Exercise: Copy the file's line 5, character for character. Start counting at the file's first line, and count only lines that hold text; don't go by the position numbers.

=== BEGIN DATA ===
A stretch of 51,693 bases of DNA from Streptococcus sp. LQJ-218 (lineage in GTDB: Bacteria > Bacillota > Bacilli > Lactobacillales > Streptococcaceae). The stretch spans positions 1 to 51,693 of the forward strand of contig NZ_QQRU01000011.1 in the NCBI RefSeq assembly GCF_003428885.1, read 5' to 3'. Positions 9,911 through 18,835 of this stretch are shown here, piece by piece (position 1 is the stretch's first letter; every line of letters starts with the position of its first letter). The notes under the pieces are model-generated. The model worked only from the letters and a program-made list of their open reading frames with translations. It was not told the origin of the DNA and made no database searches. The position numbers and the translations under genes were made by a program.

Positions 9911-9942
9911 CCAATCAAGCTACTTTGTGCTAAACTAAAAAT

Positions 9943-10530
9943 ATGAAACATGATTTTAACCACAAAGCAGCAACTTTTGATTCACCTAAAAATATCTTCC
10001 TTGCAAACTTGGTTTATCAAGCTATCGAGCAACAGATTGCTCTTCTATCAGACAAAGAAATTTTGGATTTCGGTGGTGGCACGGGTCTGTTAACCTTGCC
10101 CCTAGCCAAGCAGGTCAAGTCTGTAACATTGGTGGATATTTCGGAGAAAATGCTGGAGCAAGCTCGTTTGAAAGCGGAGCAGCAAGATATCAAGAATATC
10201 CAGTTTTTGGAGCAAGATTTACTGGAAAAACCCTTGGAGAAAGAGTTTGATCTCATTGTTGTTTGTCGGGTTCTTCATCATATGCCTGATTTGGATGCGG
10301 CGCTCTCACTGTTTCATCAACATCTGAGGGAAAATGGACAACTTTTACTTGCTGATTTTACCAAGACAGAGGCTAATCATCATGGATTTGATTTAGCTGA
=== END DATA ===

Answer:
9943 ATGAAACATGATTTTAACCACAAAGCAGCAACTTTTGATTCACCTAAAAATATCTTCC